Several studies have shown that daily use of the antibiotic cotrimoxazole reduces morbidity and mortality among people living with HIV (PLHIV) in sub-Saharan Africa. Based on these studies and the recommendation of the World Health Organization, the Malawi Ministry of Health includes cotrimoxazole as part of a standard package of preventative services for all PLHIV. The medication helps to prevent opportunistic infections and, in some circumstances, malaria among adults and children.
There is evidence, however, from resource-rich settings that it is safe to discontinue cotrimoxazole in patients when their immune systems have at least partially recovered due to antiretroviral treatment. Uncertainty remains if continued cotrimoxazole under such circumstances is beneficial for patients in sub-Saharan Africa and if there is benefit, whether this would be due to preventing bacterial infections, malaria or both.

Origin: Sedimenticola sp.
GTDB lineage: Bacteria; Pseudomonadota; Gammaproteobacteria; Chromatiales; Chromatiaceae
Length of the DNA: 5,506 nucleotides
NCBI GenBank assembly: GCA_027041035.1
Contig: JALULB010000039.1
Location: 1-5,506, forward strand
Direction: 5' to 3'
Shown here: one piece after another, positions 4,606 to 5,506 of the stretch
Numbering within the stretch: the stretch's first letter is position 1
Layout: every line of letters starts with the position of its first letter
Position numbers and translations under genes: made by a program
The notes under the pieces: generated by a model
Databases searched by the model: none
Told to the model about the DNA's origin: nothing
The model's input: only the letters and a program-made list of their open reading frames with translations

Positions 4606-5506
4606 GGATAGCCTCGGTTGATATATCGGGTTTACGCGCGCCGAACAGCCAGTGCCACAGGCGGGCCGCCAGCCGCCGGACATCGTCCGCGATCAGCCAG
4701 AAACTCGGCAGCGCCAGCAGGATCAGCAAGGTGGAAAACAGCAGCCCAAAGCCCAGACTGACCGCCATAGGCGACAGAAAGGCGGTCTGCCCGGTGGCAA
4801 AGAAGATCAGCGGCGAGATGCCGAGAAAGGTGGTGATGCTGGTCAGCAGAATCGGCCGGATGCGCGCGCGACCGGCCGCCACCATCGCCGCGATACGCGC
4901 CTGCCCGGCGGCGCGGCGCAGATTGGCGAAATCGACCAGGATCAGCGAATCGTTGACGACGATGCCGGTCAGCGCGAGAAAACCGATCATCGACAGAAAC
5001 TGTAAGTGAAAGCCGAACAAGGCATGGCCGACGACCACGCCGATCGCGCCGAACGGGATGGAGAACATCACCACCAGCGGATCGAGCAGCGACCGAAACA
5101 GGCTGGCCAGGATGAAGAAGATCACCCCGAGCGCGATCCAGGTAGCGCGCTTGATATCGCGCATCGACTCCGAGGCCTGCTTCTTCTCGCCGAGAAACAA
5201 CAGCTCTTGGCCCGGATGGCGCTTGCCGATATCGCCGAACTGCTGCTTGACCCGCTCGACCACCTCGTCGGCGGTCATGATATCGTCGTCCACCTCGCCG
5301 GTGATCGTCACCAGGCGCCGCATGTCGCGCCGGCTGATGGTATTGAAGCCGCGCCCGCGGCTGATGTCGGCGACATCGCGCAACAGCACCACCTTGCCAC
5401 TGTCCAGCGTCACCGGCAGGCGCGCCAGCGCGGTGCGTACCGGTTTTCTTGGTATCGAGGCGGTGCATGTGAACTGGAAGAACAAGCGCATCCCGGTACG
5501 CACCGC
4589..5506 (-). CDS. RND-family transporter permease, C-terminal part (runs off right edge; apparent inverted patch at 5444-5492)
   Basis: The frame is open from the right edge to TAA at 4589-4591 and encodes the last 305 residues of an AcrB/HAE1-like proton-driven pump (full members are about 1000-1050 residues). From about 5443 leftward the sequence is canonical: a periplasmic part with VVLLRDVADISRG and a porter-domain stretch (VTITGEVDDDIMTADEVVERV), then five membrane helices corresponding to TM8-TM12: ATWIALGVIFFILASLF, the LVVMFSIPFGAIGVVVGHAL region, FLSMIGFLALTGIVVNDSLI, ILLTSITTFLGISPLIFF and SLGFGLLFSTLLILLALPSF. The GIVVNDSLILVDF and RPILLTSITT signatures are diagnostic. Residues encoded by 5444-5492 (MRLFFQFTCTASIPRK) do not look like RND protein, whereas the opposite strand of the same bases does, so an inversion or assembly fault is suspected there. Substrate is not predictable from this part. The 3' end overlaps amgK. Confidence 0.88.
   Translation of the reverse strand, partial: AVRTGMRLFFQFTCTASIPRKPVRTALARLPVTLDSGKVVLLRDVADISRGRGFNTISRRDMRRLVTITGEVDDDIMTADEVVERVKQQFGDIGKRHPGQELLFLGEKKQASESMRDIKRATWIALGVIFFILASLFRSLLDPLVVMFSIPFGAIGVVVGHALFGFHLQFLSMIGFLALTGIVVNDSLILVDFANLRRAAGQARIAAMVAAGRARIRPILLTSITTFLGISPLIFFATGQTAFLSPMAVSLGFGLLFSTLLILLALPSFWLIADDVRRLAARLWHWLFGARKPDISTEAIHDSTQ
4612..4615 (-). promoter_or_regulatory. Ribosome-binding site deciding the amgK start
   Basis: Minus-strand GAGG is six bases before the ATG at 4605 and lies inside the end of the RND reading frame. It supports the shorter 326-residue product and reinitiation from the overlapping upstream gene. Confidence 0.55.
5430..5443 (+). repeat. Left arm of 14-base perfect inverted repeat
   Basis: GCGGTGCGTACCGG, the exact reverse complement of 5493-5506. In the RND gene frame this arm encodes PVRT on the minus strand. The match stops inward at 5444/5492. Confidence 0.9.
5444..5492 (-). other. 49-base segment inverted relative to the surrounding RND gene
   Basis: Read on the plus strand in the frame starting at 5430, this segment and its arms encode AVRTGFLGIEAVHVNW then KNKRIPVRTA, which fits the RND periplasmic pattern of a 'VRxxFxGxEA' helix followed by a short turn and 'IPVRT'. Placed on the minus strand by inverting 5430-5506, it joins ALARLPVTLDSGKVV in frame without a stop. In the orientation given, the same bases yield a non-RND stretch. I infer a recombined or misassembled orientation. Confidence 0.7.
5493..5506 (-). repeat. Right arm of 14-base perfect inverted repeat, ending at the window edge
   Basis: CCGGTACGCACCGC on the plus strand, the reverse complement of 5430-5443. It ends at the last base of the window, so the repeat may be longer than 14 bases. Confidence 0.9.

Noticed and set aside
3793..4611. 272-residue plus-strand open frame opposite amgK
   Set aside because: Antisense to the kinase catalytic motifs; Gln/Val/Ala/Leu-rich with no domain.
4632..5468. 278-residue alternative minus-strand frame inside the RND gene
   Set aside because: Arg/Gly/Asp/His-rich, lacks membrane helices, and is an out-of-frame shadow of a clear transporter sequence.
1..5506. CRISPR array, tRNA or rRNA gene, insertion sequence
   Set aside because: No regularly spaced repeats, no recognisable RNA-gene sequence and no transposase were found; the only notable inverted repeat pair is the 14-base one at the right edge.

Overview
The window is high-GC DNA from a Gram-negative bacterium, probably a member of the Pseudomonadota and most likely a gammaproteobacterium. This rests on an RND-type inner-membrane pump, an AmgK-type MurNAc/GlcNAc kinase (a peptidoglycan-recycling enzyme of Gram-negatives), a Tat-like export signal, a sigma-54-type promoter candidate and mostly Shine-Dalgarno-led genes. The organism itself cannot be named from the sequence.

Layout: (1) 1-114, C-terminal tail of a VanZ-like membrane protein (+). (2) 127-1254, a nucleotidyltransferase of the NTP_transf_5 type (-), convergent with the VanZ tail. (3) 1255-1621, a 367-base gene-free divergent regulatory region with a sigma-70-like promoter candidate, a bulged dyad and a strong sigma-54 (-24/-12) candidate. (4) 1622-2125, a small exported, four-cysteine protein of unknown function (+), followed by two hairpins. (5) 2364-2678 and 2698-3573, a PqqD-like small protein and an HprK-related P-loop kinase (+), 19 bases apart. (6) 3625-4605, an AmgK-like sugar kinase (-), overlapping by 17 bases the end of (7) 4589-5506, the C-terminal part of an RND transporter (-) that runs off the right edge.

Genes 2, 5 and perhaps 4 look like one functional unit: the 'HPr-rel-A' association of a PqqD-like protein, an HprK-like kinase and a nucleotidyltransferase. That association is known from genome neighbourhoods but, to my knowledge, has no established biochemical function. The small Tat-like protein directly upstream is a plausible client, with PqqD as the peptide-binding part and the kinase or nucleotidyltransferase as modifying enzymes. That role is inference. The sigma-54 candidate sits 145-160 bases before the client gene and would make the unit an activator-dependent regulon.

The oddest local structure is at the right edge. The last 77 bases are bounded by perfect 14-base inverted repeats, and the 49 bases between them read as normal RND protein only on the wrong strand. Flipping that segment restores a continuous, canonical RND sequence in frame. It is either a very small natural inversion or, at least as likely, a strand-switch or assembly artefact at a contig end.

With approximately 1 billion doses of cotrimoxazole prescribed per year across Africa, the effectiveness of this medication needs to be definitively evaluated in adults who are on successful ART as these doses could be potentially removed from the HIV care regimen and the resources reallocated. Alternatively, if found to be beneficial, cotrimoxazole could be more broadly reinforced as a method to save lives and prolong the effectiveness of ART.
To determine if the preventative use of the antibiotic cotrimoxazole or the antimalarial chloroquine is associated with reduced morbidity and mortality among adults receiving successful ART and if any benefits are due to the medication’s antimalarial properties.